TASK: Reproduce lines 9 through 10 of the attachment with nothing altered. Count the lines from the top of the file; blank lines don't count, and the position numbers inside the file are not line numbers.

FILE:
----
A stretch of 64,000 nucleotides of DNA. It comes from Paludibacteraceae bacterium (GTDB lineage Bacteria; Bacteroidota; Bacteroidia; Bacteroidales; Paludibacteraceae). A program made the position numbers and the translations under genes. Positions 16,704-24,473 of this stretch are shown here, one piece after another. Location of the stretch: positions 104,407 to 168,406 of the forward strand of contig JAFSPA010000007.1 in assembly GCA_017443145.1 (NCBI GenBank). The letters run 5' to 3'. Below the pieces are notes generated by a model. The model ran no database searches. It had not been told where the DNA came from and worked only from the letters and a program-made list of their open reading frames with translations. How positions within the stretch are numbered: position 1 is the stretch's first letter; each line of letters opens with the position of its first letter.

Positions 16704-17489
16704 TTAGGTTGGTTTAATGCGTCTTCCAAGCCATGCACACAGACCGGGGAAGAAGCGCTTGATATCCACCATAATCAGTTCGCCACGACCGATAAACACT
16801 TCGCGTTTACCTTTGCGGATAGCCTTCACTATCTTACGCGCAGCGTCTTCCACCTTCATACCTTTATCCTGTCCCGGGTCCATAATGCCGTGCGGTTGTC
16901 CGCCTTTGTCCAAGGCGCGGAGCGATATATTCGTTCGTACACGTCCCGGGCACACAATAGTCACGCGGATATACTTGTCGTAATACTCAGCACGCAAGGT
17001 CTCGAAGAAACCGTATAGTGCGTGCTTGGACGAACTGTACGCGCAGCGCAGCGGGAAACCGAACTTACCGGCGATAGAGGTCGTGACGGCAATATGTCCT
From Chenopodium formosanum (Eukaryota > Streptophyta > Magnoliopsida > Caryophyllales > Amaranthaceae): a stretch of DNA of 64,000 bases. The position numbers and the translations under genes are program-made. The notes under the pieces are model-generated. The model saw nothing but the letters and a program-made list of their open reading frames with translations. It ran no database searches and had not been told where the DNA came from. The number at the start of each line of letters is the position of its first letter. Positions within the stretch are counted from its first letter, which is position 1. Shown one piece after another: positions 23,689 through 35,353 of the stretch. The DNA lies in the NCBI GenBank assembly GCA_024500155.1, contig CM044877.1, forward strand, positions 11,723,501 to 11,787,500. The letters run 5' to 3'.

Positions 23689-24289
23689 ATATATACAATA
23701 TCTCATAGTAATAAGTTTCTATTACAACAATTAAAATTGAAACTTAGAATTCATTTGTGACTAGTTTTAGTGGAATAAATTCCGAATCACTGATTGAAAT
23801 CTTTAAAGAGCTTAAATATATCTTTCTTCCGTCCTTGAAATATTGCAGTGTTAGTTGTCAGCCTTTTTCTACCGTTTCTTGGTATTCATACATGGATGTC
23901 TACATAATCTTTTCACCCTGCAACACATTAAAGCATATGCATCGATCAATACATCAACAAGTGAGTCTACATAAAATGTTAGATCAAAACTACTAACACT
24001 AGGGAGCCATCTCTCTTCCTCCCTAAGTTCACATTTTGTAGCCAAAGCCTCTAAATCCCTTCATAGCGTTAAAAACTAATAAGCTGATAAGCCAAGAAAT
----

23689 ATATATACAATA
23701 TCTCATAGTAATAAGTTTCTATTACAACAATTAAAATTGAAACTTAGAATTCATTTGTGACTAGTTTTAGTGGAATAAATTCCGAATCACTGATTGAAAT